David D. MORRIS, Plaintiff-Appellant, v. Lawrence W. CROW, Jr., individually and as Sheriff of Polk County, Florida; Jack Waldron, individually and in his official capacity as Major of the Polk County Sheriff's Office; Paul F. Alley, individually and in his official capacity as Colonel of the Polk County Sheriff's Office, Defendants-Appellees.
Plaintiff in this section 1983 action appeals the grant of summary judgment in favor of his former employer, the Polk County, Florida, Sheriff and two other sheriff's office officials, on his claim that he was terminated in retaliation for unfavorable statements he made in an accident report and related deposition. The trial court held that this activity did not constitute “speech related to a matter of public concern” protectible under the First Amendment. We affirm.
The parties dispute the conduct that resulted in Morris's firing. The sheriff's office maintains that Morris was fired as the result of a sheriff's office investigation into two instances of misconduct involving Morris which occurred in August and September 1991. Morris, on the other hand, contends that he was fired because of his statements in an accident report and deposition testimony in connection with his investigation of a traffic accident involving a fellow deputy in which a citizen was killed in November 1989. For the purposes of reviewing summary judgment, we accept plaintiff's version of events.
The November 1989 accident occurred while another officer, traveling in an unmarked car, was en route to an emergency call for service. The officer collided with a citizen's car, killing him instantly. In Morris's accident report, he observed that the officer was traveling more than 130 mph in a 50 mph zone and that the deputy had failed to use an emergency blue warning light in violation of sheriff's office policy. After Morris filed his accident report, the citizen's personal representative brought a wrongful death lawsuit against the sheriff's office. When Morris was deposed in connection with the lawsuit on January 23, 1991, he reiterated his earlier observations and additionally stated that if the officer were traveling the legal speed limit, there was a “great possibility” the accident would not have occurred. The sheriff's office settled the lawsuit for $180,000 on September 17, 1991. Two days later, Morris was suspended without pay. He was terminated on October 9, 1991.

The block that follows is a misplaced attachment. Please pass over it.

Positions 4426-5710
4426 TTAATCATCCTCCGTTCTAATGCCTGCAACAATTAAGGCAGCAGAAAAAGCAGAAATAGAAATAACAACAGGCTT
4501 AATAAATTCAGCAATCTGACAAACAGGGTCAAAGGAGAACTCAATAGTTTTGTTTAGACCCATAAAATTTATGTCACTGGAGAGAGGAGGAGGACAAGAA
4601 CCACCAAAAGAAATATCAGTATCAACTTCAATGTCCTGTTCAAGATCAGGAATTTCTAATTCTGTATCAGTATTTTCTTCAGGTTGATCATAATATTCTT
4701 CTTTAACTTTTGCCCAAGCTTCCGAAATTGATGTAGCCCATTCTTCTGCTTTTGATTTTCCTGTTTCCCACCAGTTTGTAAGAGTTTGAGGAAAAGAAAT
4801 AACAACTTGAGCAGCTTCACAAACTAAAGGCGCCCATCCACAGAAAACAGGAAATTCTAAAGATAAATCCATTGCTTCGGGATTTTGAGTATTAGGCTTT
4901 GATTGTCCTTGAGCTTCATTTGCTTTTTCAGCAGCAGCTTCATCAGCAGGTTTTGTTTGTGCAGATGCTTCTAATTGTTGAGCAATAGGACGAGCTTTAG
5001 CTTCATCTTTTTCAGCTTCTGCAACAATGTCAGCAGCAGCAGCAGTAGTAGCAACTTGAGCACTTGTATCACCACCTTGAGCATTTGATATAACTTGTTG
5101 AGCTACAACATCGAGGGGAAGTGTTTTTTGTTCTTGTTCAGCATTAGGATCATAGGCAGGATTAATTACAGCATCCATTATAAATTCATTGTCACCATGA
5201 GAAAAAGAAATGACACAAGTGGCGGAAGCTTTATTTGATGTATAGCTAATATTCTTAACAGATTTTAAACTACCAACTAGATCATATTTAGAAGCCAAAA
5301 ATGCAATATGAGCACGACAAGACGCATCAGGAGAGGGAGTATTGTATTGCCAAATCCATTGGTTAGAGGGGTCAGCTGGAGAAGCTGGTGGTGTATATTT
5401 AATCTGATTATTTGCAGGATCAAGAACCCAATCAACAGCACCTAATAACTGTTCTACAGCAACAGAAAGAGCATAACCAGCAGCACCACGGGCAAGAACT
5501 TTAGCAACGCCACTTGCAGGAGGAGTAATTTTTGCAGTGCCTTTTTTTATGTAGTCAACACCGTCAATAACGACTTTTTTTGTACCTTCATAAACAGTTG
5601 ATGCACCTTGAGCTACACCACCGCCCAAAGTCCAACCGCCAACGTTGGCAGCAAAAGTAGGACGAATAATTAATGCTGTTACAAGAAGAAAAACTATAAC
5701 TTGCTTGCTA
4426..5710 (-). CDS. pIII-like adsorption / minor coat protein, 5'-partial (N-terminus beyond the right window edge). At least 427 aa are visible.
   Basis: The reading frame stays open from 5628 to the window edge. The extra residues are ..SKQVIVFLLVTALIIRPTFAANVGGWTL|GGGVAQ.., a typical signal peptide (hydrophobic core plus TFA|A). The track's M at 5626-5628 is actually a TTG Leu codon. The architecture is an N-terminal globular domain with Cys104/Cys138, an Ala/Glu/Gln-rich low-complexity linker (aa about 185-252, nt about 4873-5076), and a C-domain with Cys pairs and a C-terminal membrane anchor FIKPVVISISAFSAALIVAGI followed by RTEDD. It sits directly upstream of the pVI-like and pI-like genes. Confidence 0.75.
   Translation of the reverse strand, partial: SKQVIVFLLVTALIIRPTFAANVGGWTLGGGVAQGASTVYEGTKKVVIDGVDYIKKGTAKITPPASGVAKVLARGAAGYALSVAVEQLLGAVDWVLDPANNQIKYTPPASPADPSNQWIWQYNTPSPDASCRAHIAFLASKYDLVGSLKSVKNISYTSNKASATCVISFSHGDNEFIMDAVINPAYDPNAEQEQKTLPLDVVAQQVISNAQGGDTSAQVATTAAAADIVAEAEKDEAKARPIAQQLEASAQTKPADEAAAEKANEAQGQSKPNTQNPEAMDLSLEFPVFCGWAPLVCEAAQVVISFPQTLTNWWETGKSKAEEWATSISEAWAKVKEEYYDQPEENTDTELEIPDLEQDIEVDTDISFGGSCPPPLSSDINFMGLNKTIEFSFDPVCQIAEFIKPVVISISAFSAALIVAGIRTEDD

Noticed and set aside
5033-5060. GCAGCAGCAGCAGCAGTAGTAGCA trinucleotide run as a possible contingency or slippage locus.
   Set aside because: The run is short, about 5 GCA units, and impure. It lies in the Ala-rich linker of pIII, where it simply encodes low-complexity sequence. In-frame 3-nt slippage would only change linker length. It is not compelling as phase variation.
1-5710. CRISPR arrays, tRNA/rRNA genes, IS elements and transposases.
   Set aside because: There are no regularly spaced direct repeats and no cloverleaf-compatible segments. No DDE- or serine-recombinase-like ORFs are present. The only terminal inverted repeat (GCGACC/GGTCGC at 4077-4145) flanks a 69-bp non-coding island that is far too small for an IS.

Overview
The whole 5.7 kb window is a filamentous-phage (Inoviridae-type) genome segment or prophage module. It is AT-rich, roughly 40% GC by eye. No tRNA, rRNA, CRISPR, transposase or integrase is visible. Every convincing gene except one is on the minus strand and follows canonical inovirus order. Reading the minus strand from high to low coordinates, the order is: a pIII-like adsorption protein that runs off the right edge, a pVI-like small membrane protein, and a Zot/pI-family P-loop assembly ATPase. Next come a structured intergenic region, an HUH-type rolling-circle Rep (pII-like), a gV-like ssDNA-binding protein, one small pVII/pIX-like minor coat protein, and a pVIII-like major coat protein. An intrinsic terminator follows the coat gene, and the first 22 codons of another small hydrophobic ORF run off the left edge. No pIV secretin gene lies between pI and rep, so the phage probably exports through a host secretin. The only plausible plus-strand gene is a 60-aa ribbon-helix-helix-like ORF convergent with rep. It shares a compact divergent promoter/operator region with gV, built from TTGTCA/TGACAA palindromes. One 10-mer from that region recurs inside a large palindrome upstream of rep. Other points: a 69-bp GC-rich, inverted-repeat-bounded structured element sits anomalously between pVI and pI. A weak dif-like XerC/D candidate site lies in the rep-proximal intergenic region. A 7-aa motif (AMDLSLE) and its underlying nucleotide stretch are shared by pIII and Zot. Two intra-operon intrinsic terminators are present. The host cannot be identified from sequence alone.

Morris was an employee at will. This means he could be fired for any reason, or no reason at all, but could not be discharged for an unconstitutional reason. See Connick v. Myers, 461 U.S. 138, 142, 103 S.Ct. 1684, 1687, 75 L.Ed.2d 708 (1983). Morris claims that he was fired in retaliation for protected speech in violation of the Constitution's First Amendment: he was fired because he wrote an auto accident report and subsequently gave deposition testimony in the context of a civil suit in which he stated that another sheriff's deputy violated office policy in responding to an emergency, resulting in the death of a citizen.
Whether a public employee's speech is protected depends upon whether the expression can be “fairly characterized as constituting speech on a matter of public concern.” Connick, 461 U.S. at 146, 103 S.Ct. at 1690. Whether plaintiff's speech related to matters of public concern is a legal question we review de novo. See Ferrara v. Mills, 781 F.2d 1508, 1515 (11th Cir.1986). This protection springs from recognition of the public employee's right to engage in free speech and self-expression while participating in public and social affairs. Connick, 461 U.S. at 145, 103 S.Ct. at 1689. Absent extraordinary circumstances, such protection is unavailable, however, “when a public employee speaks not as a citizen upon matters of public concern, but instead as an employee upon matters of personal interest.” Connick, 461 U.S. at 147, 103 S.Ct. at 1690. The Supreme Court has not specifically addressed the question presented here, that is, whether speech that occurs in the course of and as part of an employee's ordinary duties is protected.
Morris alleges that his accident report is protected because he “reported on a co-employee's policy violations and negligence that jeopardized public safety and subjected his employer to substantial liability.” Police reports reflect information of general public interest and any information concerning police conduct and public safety could be considered to reach matters of public interest. The fact that such information may be of general interest to the public, however, does not alone make it of “public concern” for First Amendment purposes. See Connick, 461 U.S. at 148 n. 8, 103 S.Ct. at 1691 n. 8. The Court in Connick reasoned that this “would mean that virtually every remark-and certainly every criticism directed at a public official-would plant the seed of a constitutional case.” Connick, 461 U.S. at 149, 103 S.Ct. at 1698.